Most days go by, and for me, it's a lot of the same thing. Baseball games, meetings and functions for 2nd Ranger Battalion, and trying to find the energy to clean something. Last night, while surrounded by my fellow Ranger wives saying their tearful good-byes, I realized how lucky I really have been as a military spouse.
Sometime last year I read a comment on a post about the 75th Ranger Regiment - it was along the lines of, "It's easier to get into the Regiment than it is to stay in the Regiment." This gave me pause, as I thought about Adam's then 19 years in the Regiment. On April 4 of this year, he has been within the Regiment, at all three battalions, for 20 years - 20 straight years.
If you know me, I don't like statistics, or if I see one, I like to think I'm not one. In two short months we will celebrate 20 years of marriage. Statistically, Adam and I should not have made it this long in marriage. We are both children of divorce, and in our early days when he was a private and I was working a minimum-wage job ($5.50 an hour - it was a long time ago, okay?), we would scrape together our change to go buy the Sunday paper. We ate a lot of pasta and cereal.
When I pause and think about Adam being within the same unit for now 20+ years, my heart swells with pride. Not just any unit, but the elite Infantry unit of the Army, a special operations unit. While I have been with him since before he left for basic training, and arrived at Fort Benning on his very first day at 3rd Ranger Battalion to live together as an engaged couple, I've seen him change from a timid private first class to a congenial, self-confident command sergeant major. I don't say this to brag, I say this because I realize what an accomplishment this would be for anyone, but this is about Adam.
He was among the first boots on the ground in Afghanistan on Oct. 19, 2001, when he and other Rangers jumped from a perfectly good plane onto an airfield. It was shown on CNN and I nearly lost my shit seeing it and wondering, "Is one of those men Adam?" To be honest, I don't know a lot of what he has done in his 14 deployments. I don't want to know, because the war isn't over, and he's gone back again and again. I can't imagine the things he's seen, the experiences he's had, the strength he's had to garner to keep it in when his fellow Rangers gave the ultimate sacrifice for all of us.
I don't know a whole lot about his job, because we choose to not make it the focus of our life or family, even though that is sometimes the toughest part of his job. When he comes home, he's Adam, he has no rank and he is himself. I told him years ago, the day you retire, we are getting a couple kegs of beer, and we are going to sit down and he's going to tell me everything he's done while being a Ranger, both stateside and overseas. That way, I don't have to worry any more.
I'm having a hard time putting into words the emotions I feel, which is rare for me when I sit down and write. Adam is everything I could have ever hoped for in a husband - affectionate, caring, compassionate, funny as hell, and so handsome I get compliments from friends who know I won't kick their ass when they tell me how attractive he is. It doesn't bother me, because the boy who I met with the Sun-In orange surfer hair parted down the middle has grown into a rugged Silver Fox. We don't have fights or if we disagree, it's rare. We've seen so many marriages fall apart, we've spent so much time not together, that when we are together, we cherish every second, and we are usually laughing. If you've ever been able to spend any time around Adam when he's not in uniform, you know just how funny he is, and even in uniform, I know he loves to keep his sense of humor going.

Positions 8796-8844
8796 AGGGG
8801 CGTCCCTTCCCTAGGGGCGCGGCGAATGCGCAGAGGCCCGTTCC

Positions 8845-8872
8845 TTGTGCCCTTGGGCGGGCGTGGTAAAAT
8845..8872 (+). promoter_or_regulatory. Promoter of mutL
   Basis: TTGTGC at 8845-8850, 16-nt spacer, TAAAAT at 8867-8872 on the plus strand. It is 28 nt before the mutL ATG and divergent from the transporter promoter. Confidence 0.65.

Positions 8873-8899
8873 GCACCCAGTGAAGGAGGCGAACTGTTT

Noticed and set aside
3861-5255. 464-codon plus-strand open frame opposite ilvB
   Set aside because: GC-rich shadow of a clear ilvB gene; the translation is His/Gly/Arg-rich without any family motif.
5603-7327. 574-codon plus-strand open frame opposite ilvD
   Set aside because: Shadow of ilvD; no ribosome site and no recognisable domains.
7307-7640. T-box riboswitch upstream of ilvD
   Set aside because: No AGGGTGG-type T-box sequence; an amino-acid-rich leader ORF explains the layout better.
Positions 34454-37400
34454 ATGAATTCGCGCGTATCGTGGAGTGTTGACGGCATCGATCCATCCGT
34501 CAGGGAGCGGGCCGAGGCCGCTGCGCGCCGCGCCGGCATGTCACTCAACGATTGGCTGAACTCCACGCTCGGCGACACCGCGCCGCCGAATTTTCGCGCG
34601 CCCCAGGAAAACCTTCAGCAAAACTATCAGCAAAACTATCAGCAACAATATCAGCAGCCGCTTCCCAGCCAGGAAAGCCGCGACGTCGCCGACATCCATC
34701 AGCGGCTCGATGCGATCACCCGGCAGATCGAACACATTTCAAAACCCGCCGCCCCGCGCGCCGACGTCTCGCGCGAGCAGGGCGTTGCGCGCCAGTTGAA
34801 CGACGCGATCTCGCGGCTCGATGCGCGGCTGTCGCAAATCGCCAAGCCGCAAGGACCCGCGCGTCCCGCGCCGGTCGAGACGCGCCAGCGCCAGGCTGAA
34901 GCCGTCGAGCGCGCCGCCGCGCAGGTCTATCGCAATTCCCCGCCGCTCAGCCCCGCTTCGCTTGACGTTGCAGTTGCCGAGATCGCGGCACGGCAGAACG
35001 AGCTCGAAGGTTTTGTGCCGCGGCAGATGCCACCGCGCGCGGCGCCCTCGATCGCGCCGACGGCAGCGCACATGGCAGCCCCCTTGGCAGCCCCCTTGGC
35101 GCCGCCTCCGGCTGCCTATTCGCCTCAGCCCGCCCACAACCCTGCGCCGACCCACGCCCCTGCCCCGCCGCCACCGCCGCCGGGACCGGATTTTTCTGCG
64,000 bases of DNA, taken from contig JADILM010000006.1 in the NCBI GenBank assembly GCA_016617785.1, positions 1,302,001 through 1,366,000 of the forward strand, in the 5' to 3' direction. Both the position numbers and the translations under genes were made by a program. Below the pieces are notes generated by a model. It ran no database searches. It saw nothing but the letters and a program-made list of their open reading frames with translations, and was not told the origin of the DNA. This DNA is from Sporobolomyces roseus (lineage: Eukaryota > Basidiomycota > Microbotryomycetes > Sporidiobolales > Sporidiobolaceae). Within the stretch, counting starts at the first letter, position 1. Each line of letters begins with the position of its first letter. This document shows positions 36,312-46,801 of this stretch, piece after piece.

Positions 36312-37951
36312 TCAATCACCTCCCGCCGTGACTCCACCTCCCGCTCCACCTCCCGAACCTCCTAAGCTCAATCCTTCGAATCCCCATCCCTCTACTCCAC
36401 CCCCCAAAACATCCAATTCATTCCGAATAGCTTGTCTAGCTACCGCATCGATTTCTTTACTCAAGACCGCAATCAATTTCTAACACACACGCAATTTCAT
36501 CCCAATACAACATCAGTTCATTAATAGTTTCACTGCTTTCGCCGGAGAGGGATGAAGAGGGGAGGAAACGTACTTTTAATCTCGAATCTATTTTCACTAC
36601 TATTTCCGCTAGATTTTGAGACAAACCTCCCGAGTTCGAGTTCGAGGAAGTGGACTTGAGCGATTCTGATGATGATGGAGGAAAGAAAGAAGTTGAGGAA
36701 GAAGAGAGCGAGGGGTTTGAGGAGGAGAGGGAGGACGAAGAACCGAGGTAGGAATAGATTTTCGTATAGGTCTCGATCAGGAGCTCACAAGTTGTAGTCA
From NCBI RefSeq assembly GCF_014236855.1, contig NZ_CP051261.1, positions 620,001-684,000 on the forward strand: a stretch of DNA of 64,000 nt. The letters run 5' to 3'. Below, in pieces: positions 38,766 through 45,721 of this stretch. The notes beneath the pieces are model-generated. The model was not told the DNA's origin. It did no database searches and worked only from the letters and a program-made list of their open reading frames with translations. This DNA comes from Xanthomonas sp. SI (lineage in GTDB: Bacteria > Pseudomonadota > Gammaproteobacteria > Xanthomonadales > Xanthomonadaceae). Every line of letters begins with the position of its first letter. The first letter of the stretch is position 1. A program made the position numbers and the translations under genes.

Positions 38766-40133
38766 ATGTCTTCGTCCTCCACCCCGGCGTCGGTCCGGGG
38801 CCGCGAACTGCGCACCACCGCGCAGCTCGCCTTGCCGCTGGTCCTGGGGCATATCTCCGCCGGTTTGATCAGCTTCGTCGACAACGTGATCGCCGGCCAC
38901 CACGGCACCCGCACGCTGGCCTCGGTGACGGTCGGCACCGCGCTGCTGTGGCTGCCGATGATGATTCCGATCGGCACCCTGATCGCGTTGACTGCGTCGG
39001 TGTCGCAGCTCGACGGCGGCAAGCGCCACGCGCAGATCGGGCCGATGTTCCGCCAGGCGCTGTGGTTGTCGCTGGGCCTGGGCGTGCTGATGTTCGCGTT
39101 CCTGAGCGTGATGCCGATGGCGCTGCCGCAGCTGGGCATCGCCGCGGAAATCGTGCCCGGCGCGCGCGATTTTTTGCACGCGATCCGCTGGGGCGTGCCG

Adam, I appreciate you more than you'll ever know. I am not a vocal person with my feelings, as you know, but please know that every day when you are at work, whether here or overseas, I am thinking about you, about all the sacrifice you have made for our family and for our country. As most military spouses know, there will be birthdays, anniversaries, and holidays when your spouse will not be around. I can't tell you to not feel guilt over this, but I can tell you that you are always on our minds at these times. We've learned to adapt, whether we celebrate Christmas in November or January, your birthday three months later, etc. I know it pains you to have missed baseball and football games, and other parts of Addison's life. I have your back, always. I will take pictures and video and send them to you. We will Skype on Christmas morning while he opens his presents.
I may call myself a badass (or, technically, the weapon, weapon magazine, and socks that somehow have declared me a badass), but you are the true badass. You've given your heart and soul to your job and the 75th Ranger Regiment, but you also have given Addison and I a part of that heart and soul, which we grasp tightly and keep close to our own hearts. Your endless energy and motivation remind me of how much you love your job, and I love that you love it. You're good at what you do, but that's no secret.
You inspire me daily, even on my worst days. When I'm in pain and feel like giving up, you remind me I'm strong. You go grocery shopping, clean the house, and do whatever needs to be done around the house, even after leaving for work before the sun comes up and coming home when it's dark out.
I can never tell you how much I love you, because you are embedded so deep inside my heart, I know you are my true love, my everlasting love. It's been rough at times, being married to a Ranger, I won't lie. Eventually, you will leave the Regiment. I can't say I'm not ready, but I'm also not ready to leave the best unit we've been a part of for 20 years. Thank you for being THE badass. I love you, always and forever.